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  #1  
Old 01-20-2019, 12:19 AM
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Hakumin Hakumin is offline
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While an article about Neos on a non-orchid website would have been welcome... Male
Default While an article about Neos on a non-orchid website would have been welcome...

While an article about Neos on a non-orchid website would have been welcome, unfortunately, this recent article is quite possibly one of the worst researched pieces I have ever seen regarding any orchid.

The Art of Protecting Japan's 'Perfect Orchid' - Atlas Obscura

The article is absolutely loaded with factual inaccuracies unfortunately, and I think it's necessary to bust many of the myths and falsehoods about Neos that this article chooses to perpetuate:

Firstly, the accepted taxonomic identification for the species is now Vanda falcata. Yes, while many dedicated Neo growers, like myself insist on referring to the species as Neofinetia, we have long accepted that the official taxonomic classification now is Vanda falcata. An article like this should at least acknowledge this even if they chose to use an older classification.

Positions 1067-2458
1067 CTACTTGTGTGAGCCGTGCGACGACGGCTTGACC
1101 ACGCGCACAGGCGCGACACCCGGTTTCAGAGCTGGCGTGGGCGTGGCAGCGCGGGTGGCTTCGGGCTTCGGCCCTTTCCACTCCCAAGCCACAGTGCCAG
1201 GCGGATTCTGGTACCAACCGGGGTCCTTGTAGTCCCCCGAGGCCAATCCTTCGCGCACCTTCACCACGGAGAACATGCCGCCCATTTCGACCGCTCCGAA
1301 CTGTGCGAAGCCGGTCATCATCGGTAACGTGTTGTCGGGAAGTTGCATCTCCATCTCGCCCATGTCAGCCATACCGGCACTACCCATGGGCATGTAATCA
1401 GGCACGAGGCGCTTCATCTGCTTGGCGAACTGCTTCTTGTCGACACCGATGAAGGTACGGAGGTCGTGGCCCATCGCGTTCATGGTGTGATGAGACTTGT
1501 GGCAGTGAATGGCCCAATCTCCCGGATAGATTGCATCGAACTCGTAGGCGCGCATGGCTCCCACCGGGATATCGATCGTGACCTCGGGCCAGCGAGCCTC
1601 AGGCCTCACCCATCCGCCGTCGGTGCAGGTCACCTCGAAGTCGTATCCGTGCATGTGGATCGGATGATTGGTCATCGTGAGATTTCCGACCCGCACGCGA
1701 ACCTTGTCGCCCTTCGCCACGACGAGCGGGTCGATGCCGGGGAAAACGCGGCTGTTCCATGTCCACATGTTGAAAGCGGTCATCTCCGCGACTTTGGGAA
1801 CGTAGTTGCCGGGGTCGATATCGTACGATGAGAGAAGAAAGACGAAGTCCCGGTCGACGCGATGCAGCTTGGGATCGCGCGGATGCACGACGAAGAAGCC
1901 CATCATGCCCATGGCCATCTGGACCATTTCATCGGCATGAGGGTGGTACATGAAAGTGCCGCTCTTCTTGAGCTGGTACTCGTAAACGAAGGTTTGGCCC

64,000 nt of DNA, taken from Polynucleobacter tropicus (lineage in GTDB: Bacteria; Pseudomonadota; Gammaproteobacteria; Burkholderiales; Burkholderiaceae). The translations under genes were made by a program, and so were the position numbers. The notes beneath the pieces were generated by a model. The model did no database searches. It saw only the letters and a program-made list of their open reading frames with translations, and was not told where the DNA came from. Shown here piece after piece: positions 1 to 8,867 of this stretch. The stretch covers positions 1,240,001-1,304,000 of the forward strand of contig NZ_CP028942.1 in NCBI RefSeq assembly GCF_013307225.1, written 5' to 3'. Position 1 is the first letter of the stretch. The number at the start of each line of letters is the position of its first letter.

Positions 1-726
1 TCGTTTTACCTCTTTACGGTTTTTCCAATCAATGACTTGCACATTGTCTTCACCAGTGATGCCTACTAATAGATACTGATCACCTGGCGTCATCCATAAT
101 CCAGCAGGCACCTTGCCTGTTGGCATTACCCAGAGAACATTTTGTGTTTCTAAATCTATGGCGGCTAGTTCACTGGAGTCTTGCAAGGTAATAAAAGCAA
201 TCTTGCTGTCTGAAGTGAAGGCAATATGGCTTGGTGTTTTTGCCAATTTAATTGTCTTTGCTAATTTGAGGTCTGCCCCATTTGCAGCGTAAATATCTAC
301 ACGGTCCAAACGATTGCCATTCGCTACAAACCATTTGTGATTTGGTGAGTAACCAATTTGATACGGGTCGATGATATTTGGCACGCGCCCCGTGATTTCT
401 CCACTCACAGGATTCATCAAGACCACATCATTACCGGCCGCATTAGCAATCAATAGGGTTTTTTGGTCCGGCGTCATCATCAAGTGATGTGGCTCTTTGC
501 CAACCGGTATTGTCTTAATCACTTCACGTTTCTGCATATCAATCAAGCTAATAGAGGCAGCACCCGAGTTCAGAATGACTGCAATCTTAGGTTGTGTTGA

"Once a favorite of the ruling class, this flower is now endangered." - While historically cultivated by wealthy citizens, there is no documented evidence that they were favored specifically by the ruling class.

"[Orchids] exist as limited-edition masterpieces, whose beauty is largely inaccessible due to their cost." - While admittedly "expensive" is a relative term, the vast majority of orchids are not inaccessibly expensive to the general population.

"One orchid species, the Neofinetia falcata, has a particularly distinguished history as the first orchid to be grown as a houseplant in Japan, marking the birth of a new art form." - Firstly, the species was not kept as houseplants indoors, but rather kept potted outdoors in the garden. Also this species was by no means the first orchid to be grown in pots in Japan. Chinese cymbidiums far predate this species in that respect, as well as a number of other wild orchids native to Japan.